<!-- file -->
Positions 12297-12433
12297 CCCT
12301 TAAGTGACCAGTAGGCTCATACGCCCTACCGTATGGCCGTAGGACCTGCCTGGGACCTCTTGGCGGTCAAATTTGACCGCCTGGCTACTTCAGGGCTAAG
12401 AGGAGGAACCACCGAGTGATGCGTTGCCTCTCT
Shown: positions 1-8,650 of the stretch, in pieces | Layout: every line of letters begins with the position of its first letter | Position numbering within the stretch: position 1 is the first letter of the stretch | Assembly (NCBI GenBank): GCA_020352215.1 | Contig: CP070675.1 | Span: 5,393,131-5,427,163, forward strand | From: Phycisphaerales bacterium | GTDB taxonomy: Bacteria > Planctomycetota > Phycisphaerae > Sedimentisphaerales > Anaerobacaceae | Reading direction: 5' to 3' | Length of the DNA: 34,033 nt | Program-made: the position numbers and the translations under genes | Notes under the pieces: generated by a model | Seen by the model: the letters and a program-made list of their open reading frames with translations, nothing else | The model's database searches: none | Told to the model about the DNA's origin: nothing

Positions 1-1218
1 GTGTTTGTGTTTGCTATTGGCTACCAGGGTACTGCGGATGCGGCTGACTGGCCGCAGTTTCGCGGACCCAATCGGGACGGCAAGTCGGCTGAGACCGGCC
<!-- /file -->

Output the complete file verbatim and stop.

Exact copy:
Positions 12297-12433
12297 CCCT
12301 TAAGTGACCAGTAGGCTCATACGCCCTACCGTATGGCCGTAGGACCTGCCTGGGACCTCTTGGCGGTCAAATTTGACCGCCTGGCTACTTCAGGGCTAAG
12401 AGGAGGAACCACCGAGTGATGCGTTGCCTCTCT
Shown: positions 1-8,650 of the stretch, in pieces | Layout: every line of letters begins with the position of its first letter | Position numbering within the stretch: position 1 is the first letter of the stretch | Assembly (NCBI GenBank): GCA_020352215.1 | Contig: CP070675.1 | Span: 5,393,131-5,427,163, forward strand | From: Phycisphaerales bacterium | GTDB taxonomy: Bacteria > Planctomycetota > Phycisphaerae > Sedimentisphaerales > Anaerobacaceae | Reading direction: 5' to 3' | Length of the DNA: 34,033 nt | Program-made: the position numbers and the translations under genes | Notes under the pieces: generated by a model | Seen by the model: the letters and a program-made list of their open reading frames with translations, nothing else | The model's database searches: none | Told to the model about the DNA's origin: nothing

Positions 1-1218
1 GTGTTTGTGTTTGCTATTGGCTACCAGGGTACTGCGGATGCGGCTGACTGGCCGCAGTTTCGCGGACCCAATCGGGACGGCAAGTCGGCTGAGACCGGCC